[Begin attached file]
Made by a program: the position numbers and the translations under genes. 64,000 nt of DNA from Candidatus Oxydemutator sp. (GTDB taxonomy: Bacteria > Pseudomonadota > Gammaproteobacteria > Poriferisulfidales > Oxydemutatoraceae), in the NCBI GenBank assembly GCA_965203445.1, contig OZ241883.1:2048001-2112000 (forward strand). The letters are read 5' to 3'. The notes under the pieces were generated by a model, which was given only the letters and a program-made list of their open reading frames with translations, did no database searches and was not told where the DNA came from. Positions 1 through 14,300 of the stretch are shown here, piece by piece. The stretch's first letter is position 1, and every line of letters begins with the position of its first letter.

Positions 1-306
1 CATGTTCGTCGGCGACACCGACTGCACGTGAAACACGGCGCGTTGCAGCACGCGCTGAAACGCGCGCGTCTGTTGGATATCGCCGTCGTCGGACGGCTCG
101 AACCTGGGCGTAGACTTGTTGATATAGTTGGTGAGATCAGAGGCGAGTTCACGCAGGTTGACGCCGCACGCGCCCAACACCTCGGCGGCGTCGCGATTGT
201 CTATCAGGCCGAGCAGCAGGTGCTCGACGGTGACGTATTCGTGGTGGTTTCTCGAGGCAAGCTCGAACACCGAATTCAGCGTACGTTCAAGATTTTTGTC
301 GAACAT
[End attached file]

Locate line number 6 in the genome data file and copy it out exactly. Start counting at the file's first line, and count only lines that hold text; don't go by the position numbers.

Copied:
301 GAACAT